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Report of the Special Rapporteur on the question of torture and other cruel, inhuman or degrading treatment or punishment, E/CN.4/2005/62/Add.1, March 30, 2005: United States of America

1868. Frederick Mason. The Government informed that in August 2000, he filed a lawsuit against the Chicago Police Department and two officers, alleging that on 19 July 2000, he was sodomized and called racist and anti-gay names by the two officers. The Office of Professional Standards investigated this case. The Chicago Police Superintendent indicated that a medical examination on 20 July 2000, did not support Frederick Mason’s allegations and that even the most basic facts do not support his allegations of physical abuse. His civil suit was settled in June 2002 for $20,000. The City of Chicago has denied all wrongdoing and stated that there was no evidence to support the removal of the officers from the police force. The City also claims the settlement was merely for nuisance value. According to press reports, on 6 September 2002, the two police officers involved counter-sued Frederick Mason for $20,000, claiming malicious prosecution. The Department of Justice Criminal Section closed its file in this matter after reviewing the Federal Bureau of Investigation investigation report and concluding that the matter lacked prosecutorial merit under federal criminal civil rights statutes.[89]

1869. Kentin Waits. The Government informed that according to press reports, in July 2000 he argued with a Chicago police officer and shortly thereafter returned and squirted the officer with a water bottle. The following morning approximately seven officers arrested him at his home and held him at the police station for 22 hours, subjecting him to physical and anti-gay verbal abuse. In May 2001, Kentin Waits filed a lawsuit against the city, the chief of the office of Professional Standards, and certain unidentified officers. Press reports also indicated that in November 2002, after a jury trial, Waits was awarded $15,000 in compensatory damages and $2 million in punitive damages. Upon review, the judge reduced the jury’s punitive award to $45,000.[90]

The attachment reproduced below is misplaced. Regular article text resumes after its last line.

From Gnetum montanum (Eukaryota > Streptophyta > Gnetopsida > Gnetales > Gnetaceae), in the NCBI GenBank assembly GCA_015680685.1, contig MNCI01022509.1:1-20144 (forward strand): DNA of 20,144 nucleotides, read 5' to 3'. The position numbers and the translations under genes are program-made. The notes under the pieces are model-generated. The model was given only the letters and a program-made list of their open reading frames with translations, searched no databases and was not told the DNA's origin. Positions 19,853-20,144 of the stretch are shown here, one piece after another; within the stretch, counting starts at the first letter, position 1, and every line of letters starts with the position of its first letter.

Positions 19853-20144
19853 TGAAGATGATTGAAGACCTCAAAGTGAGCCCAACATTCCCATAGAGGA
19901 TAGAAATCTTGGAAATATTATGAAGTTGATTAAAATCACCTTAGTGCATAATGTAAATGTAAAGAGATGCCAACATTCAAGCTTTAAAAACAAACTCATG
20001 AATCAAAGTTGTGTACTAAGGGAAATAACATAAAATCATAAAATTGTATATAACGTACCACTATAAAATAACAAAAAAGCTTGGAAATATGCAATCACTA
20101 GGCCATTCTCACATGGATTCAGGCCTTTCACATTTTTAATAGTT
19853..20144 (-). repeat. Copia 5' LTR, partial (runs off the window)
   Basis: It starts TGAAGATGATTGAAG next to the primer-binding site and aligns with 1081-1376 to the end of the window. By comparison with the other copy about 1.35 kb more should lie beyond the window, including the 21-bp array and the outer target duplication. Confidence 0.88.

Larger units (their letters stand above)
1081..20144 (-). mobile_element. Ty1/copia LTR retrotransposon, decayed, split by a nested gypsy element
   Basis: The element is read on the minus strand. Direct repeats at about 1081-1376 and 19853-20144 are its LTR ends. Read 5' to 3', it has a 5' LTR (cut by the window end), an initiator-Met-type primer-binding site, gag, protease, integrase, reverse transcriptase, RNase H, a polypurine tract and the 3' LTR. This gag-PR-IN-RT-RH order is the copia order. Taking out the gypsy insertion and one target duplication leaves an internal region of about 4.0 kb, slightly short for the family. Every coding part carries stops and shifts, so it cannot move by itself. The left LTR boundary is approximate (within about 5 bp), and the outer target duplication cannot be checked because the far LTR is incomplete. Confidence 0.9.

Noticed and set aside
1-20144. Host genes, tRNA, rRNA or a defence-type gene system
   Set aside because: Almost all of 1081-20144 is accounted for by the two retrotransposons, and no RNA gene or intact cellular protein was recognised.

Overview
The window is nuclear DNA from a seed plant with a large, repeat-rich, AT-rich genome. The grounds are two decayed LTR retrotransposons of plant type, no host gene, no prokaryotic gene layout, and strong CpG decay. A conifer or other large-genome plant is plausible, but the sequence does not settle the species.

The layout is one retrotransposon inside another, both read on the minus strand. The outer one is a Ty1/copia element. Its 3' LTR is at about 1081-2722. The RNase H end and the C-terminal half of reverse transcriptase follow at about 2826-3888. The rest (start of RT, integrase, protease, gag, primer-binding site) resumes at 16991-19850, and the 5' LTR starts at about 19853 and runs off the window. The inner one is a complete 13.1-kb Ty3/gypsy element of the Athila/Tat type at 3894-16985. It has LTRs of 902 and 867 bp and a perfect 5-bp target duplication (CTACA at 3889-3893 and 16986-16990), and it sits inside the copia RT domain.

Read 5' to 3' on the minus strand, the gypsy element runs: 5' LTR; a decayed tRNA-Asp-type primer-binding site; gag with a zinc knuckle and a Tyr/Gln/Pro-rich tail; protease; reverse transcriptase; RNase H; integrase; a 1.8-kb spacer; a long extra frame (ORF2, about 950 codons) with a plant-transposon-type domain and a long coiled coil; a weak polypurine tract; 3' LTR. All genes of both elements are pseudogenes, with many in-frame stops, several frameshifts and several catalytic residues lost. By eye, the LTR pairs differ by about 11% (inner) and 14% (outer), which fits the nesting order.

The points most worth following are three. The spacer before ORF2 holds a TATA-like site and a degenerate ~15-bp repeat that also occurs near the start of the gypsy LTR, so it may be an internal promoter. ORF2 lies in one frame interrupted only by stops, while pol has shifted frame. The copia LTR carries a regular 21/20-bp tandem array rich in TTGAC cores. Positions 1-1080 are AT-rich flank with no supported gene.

[[89] Further details on this case can be found in the report of the Special Rapporteur on the question of torture and other cruel, inhuman or degrading treatment or punishment, E/CN.4/2002/76/Add.1, March 14, 2002, para. 1714[[89]]

link to the full text of the Report: Report-SR Torture-summary cases-2005-eng